In August 2011, Attorney General Pam Bondi filed a three-paragraph statement announcing a $26.6-million settlement with Par Pharmaceutical Cos. At the bottom of that statement was a reference to a small Florida pharmacy called Ven-A-Care of the Florida Keys.
The company filed the initial whistleblower’s lawsuit that accused Par Pharmaceuticals of inflating prices of its drugs and overcharging Medicaid. As its reward, Ven-A-Care will receive at least $23 million from the $156 million multi-state settlement.
Since it won its first $40-million Medicaid fraud settlement in 2000, Ven-A-Care has become the most successful health care fraud whistleblower in the country, generating millions by blowing the whistle on drug companies that overcharge Medicare and Medicaid. To date, Ven-A-Care has uncovered more than $2.5 billion in fraud, according to Taxpayers Against Fraud. According to a report by Public Citizen, a consumer watchdog group, Ven-A-Care accounts for half of the $6 billion in settlements generated by whistleblowers over a 20-month period ending in July 2012. While others have tried to mimic their success, none have come close, says Patrick Burns, spokesman for Taxpayers Against Fraud.
Ven-A-Care keeps a low profile and did not respond to a request for an interview. Company principals include Luis Cobo, Terry Mark Jones and John Lockwood. Zachary Bentley founded the company but is no longer listed on the company’s corporate registration documents. According to news accounts, the pharmacy started in 1987 as a way to supply drugs intravenously to AIDS patients. Its four founders discovered pricing discrepancies and filed the company’s first false claims suit in the early 1990s, settling that case in 2000.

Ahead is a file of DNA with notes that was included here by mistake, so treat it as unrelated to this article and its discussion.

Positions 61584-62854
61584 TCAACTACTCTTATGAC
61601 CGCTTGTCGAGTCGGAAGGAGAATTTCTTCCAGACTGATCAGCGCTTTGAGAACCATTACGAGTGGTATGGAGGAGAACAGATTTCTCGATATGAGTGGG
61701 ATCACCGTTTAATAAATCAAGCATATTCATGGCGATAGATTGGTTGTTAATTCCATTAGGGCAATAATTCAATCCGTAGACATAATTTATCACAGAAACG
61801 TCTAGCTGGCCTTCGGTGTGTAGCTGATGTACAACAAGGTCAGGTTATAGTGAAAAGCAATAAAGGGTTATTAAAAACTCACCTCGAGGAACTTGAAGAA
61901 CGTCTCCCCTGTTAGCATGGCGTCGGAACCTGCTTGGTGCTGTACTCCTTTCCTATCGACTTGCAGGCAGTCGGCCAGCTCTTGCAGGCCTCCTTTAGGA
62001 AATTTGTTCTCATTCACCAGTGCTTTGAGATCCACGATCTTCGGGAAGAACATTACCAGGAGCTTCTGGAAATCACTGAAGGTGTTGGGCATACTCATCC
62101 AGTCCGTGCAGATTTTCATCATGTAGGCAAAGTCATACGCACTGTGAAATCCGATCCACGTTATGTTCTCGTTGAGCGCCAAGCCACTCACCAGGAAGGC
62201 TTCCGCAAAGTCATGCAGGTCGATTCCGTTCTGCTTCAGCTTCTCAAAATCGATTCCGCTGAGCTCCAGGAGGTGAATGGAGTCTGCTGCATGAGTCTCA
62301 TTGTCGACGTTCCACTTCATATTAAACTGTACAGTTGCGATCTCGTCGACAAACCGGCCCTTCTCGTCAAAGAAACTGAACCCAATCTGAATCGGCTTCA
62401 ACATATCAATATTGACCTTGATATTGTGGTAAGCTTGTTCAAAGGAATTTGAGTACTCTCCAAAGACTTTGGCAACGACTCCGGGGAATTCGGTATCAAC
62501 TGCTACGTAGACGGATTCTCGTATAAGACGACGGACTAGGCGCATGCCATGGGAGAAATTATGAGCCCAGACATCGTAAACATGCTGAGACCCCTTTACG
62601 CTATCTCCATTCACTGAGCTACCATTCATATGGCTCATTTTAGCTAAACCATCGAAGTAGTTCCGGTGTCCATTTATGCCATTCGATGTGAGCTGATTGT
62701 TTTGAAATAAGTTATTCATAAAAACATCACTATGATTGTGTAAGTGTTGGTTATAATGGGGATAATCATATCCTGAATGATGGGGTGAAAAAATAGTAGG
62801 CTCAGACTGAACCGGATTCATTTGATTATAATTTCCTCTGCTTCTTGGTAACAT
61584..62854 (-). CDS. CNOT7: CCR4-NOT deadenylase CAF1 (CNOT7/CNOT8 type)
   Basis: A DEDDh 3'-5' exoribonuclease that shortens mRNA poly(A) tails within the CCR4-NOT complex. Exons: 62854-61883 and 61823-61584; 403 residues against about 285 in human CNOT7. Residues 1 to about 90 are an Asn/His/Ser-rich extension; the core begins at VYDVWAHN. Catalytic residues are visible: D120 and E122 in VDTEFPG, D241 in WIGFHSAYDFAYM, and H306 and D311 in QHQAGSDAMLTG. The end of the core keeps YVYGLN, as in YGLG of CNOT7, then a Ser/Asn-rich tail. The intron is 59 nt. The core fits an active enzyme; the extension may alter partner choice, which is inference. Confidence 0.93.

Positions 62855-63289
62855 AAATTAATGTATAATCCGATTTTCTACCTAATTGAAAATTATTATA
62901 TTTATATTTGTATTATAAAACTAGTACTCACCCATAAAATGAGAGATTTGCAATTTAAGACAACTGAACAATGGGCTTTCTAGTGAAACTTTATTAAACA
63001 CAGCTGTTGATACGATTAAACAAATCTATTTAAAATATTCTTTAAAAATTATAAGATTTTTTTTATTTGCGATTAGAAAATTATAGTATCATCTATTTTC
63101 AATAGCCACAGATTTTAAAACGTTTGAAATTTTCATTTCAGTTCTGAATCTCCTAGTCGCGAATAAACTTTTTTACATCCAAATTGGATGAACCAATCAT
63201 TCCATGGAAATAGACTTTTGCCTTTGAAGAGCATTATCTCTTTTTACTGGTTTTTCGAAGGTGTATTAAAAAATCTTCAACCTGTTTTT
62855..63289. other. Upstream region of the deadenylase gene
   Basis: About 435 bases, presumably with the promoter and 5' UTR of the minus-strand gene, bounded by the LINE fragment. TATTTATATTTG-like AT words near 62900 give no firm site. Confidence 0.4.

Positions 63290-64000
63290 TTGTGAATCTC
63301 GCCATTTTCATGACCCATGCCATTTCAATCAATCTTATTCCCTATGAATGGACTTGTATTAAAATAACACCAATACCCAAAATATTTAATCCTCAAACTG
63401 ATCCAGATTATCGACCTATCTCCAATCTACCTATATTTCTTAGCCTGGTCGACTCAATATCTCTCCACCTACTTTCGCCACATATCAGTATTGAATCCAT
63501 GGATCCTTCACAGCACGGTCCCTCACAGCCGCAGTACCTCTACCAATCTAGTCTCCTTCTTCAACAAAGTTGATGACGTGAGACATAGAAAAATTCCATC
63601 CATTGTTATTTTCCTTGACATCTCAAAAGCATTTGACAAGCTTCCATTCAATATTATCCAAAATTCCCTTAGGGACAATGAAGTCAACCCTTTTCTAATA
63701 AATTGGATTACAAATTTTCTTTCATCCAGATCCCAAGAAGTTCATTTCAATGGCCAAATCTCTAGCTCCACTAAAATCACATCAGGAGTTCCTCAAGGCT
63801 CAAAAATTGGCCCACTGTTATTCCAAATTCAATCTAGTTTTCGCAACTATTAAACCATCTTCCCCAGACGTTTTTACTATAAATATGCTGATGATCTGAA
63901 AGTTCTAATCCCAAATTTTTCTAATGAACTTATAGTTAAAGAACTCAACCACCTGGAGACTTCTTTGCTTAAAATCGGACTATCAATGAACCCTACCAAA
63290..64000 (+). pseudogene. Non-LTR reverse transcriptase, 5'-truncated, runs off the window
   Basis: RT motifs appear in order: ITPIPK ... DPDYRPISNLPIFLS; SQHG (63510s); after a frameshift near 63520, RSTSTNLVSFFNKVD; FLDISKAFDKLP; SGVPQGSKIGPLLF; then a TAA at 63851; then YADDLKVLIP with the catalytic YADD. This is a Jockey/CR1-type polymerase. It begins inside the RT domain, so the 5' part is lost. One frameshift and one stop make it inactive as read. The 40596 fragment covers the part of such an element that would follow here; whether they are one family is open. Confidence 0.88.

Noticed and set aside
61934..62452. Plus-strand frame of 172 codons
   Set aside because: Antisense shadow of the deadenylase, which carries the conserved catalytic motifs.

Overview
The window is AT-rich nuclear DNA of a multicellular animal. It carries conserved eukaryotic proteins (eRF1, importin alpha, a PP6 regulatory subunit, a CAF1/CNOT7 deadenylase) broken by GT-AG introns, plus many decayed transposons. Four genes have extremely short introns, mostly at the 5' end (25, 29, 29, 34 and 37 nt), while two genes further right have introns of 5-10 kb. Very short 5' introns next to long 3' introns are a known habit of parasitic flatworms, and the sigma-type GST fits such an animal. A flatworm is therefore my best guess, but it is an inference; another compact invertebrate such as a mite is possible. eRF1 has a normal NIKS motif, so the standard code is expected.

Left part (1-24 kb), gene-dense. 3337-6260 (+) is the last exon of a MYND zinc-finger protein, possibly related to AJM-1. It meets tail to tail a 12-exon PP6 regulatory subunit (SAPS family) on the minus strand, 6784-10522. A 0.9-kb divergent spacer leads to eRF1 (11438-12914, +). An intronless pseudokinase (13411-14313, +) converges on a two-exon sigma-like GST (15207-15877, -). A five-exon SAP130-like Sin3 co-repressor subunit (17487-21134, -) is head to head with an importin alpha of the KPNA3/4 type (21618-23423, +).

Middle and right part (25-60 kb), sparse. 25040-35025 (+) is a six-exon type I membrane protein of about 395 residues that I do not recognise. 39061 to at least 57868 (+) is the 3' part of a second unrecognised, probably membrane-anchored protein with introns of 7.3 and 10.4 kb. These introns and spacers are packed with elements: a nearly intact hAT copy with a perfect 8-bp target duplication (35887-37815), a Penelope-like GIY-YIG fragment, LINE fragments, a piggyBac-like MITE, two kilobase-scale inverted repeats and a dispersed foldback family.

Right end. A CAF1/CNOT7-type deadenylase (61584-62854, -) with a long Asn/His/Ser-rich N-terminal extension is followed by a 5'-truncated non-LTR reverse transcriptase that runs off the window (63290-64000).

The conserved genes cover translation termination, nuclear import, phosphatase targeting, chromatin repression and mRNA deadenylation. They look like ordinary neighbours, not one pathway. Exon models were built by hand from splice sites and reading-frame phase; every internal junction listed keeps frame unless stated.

Ven-A-Care’s success also highlights a weakness in Florida’s fraud-fighting efforts. Though Ven-A-Care is based in Florida, it often chooses to file lawsuits first in other states. That’s because Florida has a reputation for not wanting to aggressively pursue whistleblower lawsuits, Burns says. Most of Florida’s revenue from Medicaid fraud fines and settlements comes from multi-state investigations launched in other states. For instance, since Bondi took office in January 2011, 62%, or $182 million, of revenue from settlements and fines came from multi-state investigations.
Public Citizen’s report shows Florida ranks at the bottom compared to other states when it comes to collecting single-state legal settlements from the pharmaceutical industry. It ranks third worst at Medicaid dollars recovered per $1,000 spent at $1.36 and its return on investment per enforcement dollars spent is 12 cents. States such as Texas, Louisiana and South Carolina do a far better job. But Florida does earn more money from financial penalties through multistate settlements than any other state, except Texas, according to Public Citizen.